Furthermore: If tasks are identified, assigned and scheduled (of course) you need to follow up on the progress in reasonable intervals. Still, you want to avoid annoying your colleagues by pressuring too much on this.
You think this is not necessary or even annoying? If people learn that tasks are not followed up, they might start dropping tasks. Eventually, this will double your problem.
#6 Establish a hard time-frame
This is the simplest one. Be tight on the schedule. Begin the meeting exactly at the scheduled time. Starting late inadvertently penalizes the punctual participants, while you reward the late-comers. Start in time, event if not all attendees are there yet. That will make a strong point. If you repeat this method for the next few meetings, you will train your attendees to be on time.
The same applies to the end of the meeting: the meeting is over at the time scheduled. People are always busy. Therefore, you’ll frustrate them when you finish late, because they will have problems with there upcoming meetings or tasks.
Furthermore, think about the meetings’ objectives. If you covered them sufficiently, summarize the results and then finish. People love meetings which end earlier than planned, because they just won valuable time!
Remember: Meetings are about results. That’s it. It’s not about spending time together.
Now what? How to be really efficient?
So you say: “I already know about these rules? And still, your meetings are inefficient, frustrating or boring?”
Let me come back to my point that there are other reasons why meetings are still inefficient.
#1 Too many informational meetings
I think that people have too many meetings. Especially in larger organizations, there is a high number of recurring meetings. These meetings tend to have a rather informational character. Usually, they are not run to drive decisions or assign tasks. Of course, some of these organizational meetings still are needed to keep people informed and motivated. And yet most of the information presented in these meetings could as well be sent via e-mail or posted on a intranet blog.
#2 Bad Moderators
Another idea is that although moderators knows about the 6 tips for efficient meetings, they still not obey to them consequently. So knowing about the rule is one thing – living these rules is yet another thing. So it’s about training to be a good meeting moderator. And of course, having the will to be a good moderator is also important.
#3 No priority for meetings
The foremost reason for bad meetings is that the moderator didn’t take the time for a good and timely preparation. In our hasty times, people don’t get (or take) the time to prepare their meetings sufficiently. Or in other words, meetings do not get the attention they need to have.
Meetings are rather an unloved necessity than the chance to drive important decisions, or steer projects.
Meeting efficiency: It’s all about priorities
Therefore I say: it’s about priorities. Although this might sound unfair if your boss and colleagues swamp you with tasks and meetings. You simply do not have the time to cope with all of these. Therefore again, I want to stress the point that setting the right priorities helps. You sometimes need to drop some tasks or meetings to gain the time for the really important things.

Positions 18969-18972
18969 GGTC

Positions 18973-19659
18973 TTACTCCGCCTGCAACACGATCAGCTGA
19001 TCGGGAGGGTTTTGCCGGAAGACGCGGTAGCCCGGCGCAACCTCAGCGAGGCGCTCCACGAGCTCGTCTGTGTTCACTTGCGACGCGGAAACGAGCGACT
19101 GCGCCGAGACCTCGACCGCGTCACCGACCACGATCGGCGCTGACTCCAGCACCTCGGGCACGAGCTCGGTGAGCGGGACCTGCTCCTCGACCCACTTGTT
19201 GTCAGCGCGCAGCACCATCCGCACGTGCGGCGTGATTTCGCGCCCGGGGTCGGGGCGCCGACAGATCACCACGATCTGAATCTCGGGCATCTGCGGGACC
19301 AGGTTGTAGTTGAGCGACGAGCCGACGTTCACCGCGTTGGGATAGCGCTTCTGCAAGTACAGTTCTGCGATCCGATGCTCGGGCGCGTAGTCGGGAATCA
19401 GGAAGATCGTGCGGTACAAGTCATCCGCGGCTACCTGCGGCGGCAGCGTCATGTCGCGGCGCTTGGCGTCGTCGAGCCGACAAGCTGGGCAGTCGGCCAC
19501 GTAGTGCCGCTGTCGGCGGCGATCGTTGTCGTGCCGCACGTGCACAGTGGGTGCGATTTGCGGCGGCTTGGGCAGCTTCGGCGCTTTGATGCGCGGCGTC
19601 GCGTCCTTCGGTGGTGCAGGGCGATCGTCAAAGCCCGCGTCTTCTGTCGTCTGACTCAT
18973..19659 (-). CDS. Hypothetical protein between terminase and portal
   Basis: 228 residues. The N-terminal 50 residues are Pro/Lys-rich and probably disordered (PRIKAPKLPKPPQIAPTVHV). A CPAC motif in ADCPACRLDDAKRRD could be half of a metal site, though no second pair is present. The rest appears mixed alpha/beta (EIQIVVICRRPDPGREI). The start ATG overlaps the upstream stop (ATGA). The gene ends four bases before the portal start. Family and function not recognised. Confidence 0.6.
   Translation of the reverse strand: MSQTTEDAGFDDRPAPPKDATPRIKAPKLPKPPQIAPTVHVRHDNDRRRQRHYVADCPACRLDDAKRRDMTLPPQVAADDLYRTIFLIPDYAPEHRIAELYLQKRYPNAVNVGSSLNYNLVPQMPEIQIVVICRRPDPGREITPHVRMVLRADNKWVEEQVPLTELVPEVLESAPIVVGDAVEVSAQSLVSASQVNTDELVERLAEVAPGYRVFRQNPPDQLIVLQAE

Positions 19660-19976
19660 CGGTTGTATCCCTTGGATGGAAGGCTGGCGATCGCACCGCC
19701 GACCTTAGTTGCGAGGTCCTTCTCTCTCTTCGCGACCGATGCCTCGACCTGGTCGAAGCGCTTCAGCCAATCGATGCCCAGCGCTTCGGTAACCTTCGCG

This brings us to a very difficult question. How do you know what’s important? Well, that is something you have to discuss with your boss. Now it becomes rather tricky: if your boss suffers the same problem he or she won’t have the right answers for you. But yet, it’s worthwhile to ask. Why? Well, it’s the job of your boss to give you the right guidelines and priorities for your job.
There are further reasons why meetings tend to be inefficient, but I’ll spare that for further blog posts.
I tried to summarize the most important tips & tricks for efficient meetings. They sound simple and yet are so hard to obey:
- Check whether you need to meet at all. Perhaps there are other ways to achieve the same result (like chat, email etc.)
- Have an agenda with clear objectives. Share your agenda in advance with your participants. Motivate them to prepare themselves to the meeting
- Shorten your agenda to the absolute minimum
- Shorten the list of attendees to the absolute minimum
- Write and share meeting minutes and followup on tasks
- Start and end on time. Bonus points for finishing even earlier
I am sure that there are further tips you may have to improve meeting quality. I’d love to hear them. So please comment your ideas on this blog post.
But the real question I wanted to address: What is the real reason lots of meetings are a waste of time, although people already know about the rules summarized above?
I found at least the following 3 reasons:
- Too many (unnecessary) meetings
- Bad moderators who know, but ignores, the meeting rules above
- Wrong priorities
Again, I am sure you’ll have some comments on my point of view. And again I’d love to see your thoughts on this!
Finally, here’s a list of worth-reading blog posts on meeting efficiency, where I got some ideas to write this post:
- Seven Steps to Running the Most Effective Meeting Possible (by Neal Hartmann)
- 7 Tips on Effective Meetings (by Keith Morton)
- Seven Rules for More Effective Meetings (by Mark Hyatt)
- 14 Tips For Leading A More Effective Meeting (by Forbes Coaches Council)